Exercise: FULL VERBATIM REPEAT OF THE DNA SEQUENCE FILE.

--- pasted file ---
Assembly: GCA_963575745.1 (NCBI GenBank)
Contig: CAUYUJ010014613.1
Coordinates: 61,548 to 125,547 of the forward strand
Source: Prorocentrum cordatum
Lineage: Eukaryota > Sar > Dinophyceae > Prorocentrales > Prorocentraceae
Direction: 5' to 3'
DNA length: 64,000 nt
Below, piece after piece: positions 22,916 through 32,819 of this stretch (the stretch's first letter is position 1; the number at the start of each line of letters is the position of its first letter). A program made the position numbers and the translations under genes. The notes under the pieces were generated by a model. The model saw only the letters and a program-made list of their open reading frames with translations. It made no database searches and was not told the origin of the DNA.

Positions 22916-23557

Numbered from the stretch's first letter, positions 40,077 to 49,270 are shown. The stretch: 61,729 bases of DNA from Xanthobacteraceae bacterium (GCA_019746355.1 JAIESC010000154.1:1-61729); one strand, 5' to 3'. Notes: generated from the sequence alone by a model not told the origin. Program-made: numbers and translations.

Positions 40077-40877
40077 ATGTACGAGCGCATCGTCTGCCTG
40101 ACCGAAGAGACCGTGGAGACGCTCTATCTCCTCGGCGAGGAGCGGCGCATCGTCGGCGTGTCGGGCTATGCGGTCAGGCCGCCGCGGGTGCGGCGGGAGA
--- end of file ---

Assembly: GCA_963575745.1 (NCBI GenBank)
Contig: CAUYUJ010014613.1
Coordinates: 61,548 to 125,547 of the forward strand
Source: Prorocentrum cordatum
Lineage: Eukaryota > Sar > Dinophyceae > Prorocentrales > Prorocentraceae
Direction: 5' to 3'
DNA length: 64,000 nt
Below, piece after piece: positions 22,916 through 32,819 of this stretch (the stretch's first letter is position 1; the number at the start of each line of letters is the position of its first letter). A program made the position numbers and the translations under genes. The notes under the pieces were generated by a model. The model saw only the letters and a program-made list of their open reading frames with translations. It made no database searches and was not told the origin of the DNA.

Positions 22916-23557

Numbered from the stretch's first letter, positions 40,077 to 49,270 are shown. The stretch: 61,729 bases of DNA from Xanthobacteraceae bacterium (GCA_019746355.1 JAIESC010000154.1:1-61729); one strand, 5' to 3'. Notes: generated from the sequence alone by a model not told the origin. Program-made: numbers and translations.

Positions 40077-40877
40077 ATGTACGAGCGCATCGTCTGCCTG
40101 ACCGAAGAGACCGTGGAGACGCTCTATCTCCTCGGCGAGGAGCGGCGCATCGTCGGCGTGTCGGGCTATGCGGTCAGGCCGCCGCGGGTGCGGCGGGAGA